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So, how do you play poker anyways?

posted by N0Lif3 on - last edited - Viewed by 297 users

I've always regarded poker as simply being a game of luck and bluffing. I'm aware that there are poker masters in the world, people who find DEPTH in the game and regard it as a sport. I just don't see it. Care to enlighten me?

Here is how every game of poker has ever gone for me, in real life, in video games, and on those little handheld electronic poker games:

- Do I have doubles, or better, of 10's, face cards, aces?
- Yes? Save them, discard everything else.
- Hope for three-of-kind, full house, or a four-of-a-kind!
- Most always, a pair of queens is the best that I can muster.

That or if I have multiple face cards of the same suit, I discard and hope for a Royal Flush... that never happens. But hey, the great thing about video games is saving before a casino game, BETTING EVERYTHING, and simply loading my last save if things don't go my way. Always works in Dragon Quest games.

I pre-purchased this game months ago when it first popped up on Steam simply for all the inevitably great dialogue between Heavy, Max, and Strong Bad. The TF2 items are simply icing on the cake for me. I'll gladly accept the second Lugermorph that I'll be getting :)

15 Comments - Linear Discussion: Classic Style
  • Texas Hold'Em plays a little differently than 5 card draw (which is what I think you're describing).

    In Texas Hold'Em you're only dealt two cards, which you bet on or fold out on based on what else you think you can build with them as the hand progresses.

    After that first betting round, three "community cards" are turned over in the middle of the table. If things are looking promising, you can again bet, or if it looks bad, you can fold out.

    Then a fourth card is turned over in the middle of the table, and betting repeats.

    Finally, a fifth community card is flipped, at which point final betting occurs.

    The goal is to make the best five card poker hand you can out of the seven cards available to you (the two in your hand and the five on the table).



    There are some other elements to this. That cycle of cards/bet/cards/bet/etc isn't guaranteed to happen every hand...

    For instance, players can go "all in," betting their entire stack of chips, forcing everyone else at the table to either match their bet, or to fold out. If someone matches the all in, a showdown occurs, where the hand basically skips to the end, bypassing all other betting rounds since there's no reason if someone's challenged with all their money, at which point all remaining community cards and everyone's hands are shown at once, to see who has the best cards.

    Or, for instance, if everyone but one person folds out before getting to the fifth community card, the hand's over and the one person left in collects whatever is in the pot.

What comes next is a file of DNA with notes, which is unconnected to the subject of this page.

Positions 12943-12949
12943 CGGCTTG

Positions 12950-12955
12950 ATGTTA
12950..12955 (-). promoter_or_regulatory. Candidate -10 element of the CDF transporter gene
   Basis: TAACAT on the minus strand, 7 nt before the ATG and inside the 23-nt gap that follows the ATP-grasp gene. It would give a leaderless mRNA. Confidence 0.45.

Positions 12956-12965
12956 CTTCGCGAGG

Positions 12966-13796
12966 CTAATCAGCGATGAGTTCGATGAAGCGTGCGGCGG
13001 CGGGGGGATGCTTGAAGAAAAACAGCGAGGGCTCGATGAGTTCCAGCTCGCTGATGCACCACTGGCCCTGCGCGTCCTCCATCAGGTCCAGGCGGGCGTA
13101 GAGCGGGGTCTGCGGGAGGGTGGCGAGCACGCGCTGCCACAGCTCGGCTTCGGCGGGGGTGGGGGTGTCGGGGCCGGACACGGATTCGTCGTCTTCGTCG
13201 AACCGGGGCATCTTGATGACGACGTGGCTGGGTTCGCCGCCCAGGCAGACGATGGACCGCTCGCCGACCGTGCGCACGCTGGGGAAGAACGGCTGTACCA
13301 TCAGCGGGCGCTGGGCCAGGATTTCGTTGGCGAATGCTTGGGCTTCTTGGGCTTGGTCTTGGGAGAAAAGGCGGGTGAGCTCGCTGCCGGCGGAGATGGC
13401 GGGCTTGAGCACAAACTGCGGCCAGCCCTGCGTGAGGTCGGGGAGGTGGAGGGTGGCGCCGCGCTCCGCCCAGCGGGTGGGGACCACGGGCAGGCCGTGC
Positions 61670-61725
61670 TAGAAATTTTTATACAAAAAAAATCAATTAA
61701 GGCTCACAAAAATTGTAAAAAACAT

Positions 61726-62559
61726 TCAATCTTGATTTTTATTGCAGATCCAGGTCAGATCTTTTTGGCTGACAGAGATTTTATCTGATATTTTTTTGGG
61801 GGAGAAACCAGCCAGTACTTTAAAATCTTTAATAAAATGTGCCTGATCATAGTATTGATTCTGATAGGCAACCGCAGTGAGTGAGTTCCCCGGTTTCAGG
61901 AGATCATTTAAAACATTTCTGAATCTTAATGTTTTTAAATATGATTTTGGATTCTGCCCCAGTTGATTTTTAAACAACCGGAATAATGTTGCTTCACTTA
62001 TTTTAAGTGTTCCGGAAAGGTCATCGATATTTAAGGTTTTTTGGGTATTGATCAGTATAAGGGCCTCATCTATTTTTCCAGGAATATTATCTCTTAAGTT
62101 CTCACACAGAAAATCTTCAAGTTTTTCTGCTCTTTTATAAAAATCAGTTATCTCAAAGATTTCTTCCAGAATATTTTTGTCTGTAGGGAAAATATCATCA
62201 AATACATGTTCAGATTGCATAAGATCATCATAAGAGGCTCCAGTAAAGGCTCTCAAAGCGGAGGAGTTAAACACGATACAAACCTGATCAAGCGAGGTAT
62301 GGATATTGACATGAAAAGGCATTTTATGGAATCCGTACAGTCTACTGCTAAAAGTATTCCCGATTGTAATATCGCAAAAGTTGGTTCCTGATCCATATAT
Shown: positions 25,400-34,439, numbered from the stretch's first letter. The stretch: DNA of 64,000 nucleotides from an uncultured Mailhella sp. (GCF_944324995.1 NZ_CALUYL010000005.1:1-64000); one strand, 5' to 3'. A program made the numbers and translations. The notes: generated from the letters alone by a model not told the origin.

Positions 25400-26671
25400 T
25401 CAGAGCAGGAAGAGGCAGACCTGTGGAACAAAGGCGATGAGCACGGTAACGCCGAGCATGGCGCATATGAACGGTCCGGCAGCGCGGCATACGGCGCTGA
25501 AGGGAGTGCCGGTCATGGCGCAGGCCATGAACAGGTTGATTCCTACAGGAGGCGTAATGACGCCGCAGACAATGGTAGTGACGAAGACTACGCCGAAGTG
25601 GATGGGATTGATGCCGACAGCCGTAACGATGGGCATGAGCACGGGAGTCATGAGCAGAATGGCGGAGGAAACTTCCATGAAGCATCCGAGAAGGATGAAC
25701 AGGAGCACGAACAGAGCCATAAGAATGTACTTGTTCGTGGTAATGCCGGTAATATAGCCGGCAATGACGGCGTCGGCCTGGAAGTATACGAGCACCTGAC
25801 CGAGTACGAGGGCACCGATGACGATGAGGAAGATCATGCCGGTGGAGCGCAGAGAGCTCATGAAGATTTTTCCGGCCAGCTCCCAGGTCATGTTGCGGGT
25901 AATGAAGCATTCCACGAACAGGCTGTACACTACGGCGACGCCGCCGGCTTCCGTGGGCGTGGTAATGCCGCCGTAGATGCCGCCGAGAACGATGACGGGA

Of course since it's poker, it's all about odds/probability. I am still incredibly new at this, but when we've played after work team games, based on how people are betting, everyone else on the team says things like "oh I bet he has the Queen" or whatever. So, people who pay attention and play a lot can at least have a pretty good guess as to what's going on, from what's out on the table versus how people are betting. It's still a secret to me, though.


    Truth be told I know very little about playing poker, but from one newbie to another that's what seems to be going on :)

  • Give me all your chips!


    I believe there will be a tutorial for Poker Night, won't their, Jake?

  • Oh, awesome. I thought it was five card draw, that's what I always think of when people mention "poker." Yeah, Texas Hold'em is a much better card game and I'm glad that you guys chose it for this game. This could be really fun, I'm looking forward to it. Thanks for the quick response.

  • There is more skilled involved then say Blackjack, simply being able to read your opponents, while being able to keep your own cards a secret. of course in the game we have the ultimate poker face. ;) The luck aspect is just focused on what cards you get. The main difficulty in the game is remembering what hands are what.
    A royal flush is something I have yet to see.....

  • @N0Lif3 said: I'm aware that there are poker masters in the world, people who find DEPTH in the game and regard it as a sport. I just don't see it. Care to enlighten me?


    The best way to get insight on this matter is to go to the library and check out a copy of The Theory of Poker by David Sklansky. There are a great many other books on poker that can also help shed light on the subject, but Sklansky breaks it down into math and logic for you (don't worry, it's not complicated math at all). The most famous element of the book is the Fundamental Theorem of Poker, which goes like this: